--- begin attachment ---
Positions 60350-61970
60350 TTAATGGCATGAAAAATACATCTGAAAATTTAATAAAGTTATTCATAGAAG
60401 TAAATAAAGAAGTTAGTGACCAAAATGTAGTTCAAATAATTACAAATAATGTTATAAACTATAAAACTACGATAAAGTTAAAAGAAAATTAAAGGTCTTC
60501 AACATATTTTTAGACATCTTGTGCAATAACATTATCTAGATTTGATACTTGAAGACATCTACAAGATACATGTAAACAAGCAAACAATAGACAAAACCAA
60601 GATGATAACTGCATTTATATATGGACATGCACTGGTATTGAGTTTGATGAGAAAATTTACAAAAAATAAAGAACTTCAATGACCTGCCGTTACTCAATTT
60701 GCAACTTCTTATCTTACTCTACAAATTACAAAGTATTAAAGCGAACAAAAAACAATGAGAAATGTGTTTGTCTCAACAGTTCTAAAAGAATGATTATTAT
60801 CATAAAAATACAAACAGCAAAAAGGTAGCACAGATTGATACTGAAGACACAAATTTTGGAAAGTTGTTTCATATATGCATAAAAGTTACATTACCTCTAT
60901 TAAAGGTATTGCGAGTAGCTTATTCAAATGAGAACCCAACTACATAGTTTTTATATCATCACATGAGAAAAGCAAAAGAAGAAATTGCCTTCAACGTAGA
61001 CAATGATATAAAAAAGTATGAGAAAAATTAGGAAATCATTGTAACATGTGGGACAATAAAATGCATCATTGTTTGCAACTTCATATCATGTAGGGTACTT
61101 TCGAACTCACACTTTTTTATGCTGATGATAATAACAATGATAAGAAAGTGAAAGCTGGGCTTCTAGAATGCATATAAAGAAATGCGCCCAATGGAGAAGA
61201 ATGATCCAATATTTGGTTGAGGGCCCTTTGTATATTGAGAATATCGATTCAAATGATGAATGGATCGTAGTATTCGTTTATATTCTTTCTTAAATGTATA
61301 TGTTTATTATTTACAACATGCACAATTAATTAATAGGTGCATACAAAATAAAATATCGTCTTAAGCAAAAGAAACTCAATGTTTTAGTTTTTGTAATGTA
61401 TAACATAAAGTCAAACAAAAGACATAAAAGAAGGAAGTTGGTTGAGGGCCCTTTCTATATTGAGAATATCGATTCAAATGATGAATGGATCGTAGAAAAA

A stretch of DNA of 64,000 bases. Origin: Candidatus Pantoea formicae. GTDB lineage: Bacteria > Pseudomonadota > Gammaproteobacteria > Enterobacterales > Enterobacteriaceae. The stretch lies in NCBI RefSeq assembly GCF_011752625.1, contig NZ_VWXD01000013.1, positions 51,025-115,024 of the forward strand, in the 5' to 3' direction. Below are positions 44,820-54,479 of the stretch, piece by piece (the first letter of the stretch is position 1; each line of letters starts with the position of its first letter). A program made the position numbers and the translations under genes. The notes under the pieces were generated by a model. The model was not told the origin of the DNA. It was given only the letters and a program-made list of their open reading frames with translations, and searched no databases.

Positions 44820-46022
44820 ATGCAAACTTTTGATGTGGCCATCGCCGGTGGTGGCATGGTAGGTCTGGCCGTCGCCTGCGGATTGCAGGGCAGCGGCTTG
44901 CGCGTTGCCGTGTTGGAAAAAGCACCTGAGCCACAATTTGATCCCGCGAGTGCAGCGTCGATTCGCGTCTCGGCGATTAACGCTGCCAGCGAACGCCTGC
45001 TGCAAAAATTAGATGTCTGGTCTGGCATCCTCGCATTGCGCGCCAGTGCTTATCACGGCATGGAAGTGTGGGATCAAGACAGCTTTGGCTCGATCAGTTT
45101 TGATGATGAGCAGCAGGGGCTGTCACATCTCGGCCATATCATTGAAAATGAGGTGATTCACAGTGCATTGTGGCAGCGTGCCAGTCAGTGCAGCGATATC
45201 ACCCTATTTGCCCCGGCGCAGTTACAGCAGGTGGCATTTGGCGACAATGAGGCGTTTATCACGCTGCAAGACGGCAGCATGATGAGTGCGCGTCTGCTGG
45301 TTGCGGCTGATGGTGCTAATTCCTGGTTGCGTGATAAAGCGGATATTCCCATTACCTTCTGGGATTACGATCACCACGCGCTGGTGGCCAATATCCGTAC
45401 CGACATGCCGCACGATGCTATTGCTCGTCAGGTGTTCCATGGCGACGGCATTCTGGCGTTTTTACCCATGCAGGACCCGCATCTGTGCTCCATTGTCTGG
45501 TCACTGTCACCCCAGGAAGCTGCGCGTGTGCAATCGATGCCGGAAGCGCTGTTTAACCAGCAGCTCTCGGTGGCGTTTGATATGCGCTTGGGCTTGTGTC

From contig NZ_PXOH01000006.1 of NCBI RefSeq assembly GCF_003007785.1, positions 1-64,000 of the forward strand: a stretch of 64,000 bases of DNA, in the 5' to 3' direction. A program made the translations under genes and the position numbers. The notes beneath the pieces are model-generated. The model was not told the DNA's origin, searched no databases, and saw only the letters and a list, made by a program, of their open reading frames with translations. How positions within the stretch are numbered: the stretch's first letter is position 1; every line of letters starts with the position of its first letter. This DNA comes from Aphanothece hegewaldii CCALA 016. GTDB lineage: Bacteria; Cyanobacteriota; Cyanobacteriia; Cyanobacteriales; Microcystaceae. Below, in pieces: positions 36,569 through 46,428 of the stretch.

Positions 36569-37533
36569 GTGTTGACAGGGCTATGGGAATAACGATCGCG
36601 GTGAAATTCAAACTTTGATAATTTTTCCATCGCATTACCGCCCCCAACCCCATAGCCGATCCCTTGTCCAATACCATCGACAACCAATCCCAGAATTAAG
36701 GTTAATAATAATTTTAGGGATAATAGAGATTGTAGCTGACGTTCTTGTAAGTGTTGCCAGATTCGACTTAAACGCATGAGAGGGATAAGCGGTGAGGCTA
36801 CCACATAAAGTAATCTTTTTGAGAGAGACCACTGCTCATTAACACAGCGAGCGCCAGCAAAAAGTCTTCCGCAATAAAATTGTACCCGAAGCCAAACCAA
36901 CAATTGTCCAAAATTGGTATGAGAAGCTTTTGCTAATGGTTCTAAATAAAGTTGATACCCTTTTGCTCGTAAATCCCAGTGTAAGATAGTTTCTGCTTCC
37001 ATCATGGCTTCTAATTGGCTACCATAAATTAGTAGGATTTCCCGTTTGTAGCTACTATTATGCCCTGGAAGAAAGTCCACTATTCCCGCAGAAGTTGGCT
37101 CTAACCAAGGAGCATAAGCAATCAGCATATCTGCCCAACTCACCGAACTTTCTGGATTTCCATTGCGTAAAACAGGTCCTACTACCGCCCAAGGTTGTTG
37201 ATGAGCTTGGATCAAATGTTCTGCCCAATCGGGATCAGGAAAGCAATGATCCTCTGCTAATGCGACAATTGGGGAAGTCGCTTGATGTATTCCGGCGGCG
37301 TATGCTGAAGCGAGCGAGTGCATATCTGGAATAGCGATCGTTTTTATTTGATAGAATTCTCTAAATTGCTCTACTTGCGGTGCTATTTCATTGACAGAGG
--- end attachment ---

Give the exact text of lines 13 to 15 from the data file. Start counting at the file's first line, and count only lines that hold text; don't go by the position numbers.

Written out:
61401 TAACATAAAGTCAAACAAAAGACATAAAAGAAGGAAGTTGGTTGAGGGCCCTTTCTATATTGAGAATATCGATTCAAATGATGAATGGATCGTAGAAAAA

A stretch of DNA of 64,000 bases. Origin: Candidatus Pantoea formicae. GTDB lineage: Bacteria > Pseudomonadota > Gammaproteobacteria > Enterobacterales > Enterobacteriaceae. The stretch lies in NCBI RefSeq assembly GCF_011752625.1, contig NZ_VWXD01000013.1, positions 51,025-115,024 of the forward strand, in the 5' to 3' direction. Below are positions 44,820-54,479 of the stretch, piece by piece (the first letter of the stretch is position 1; each line of letters starts with the position of its first letter). A program made the position numbers and the translations under genes. The notes under the pieces were generated by a model. The model was not told the origin of the DNA. It was given only the letters and a program-made list of their open reading frames with translations, and searched no databases.

Positions 44820-46022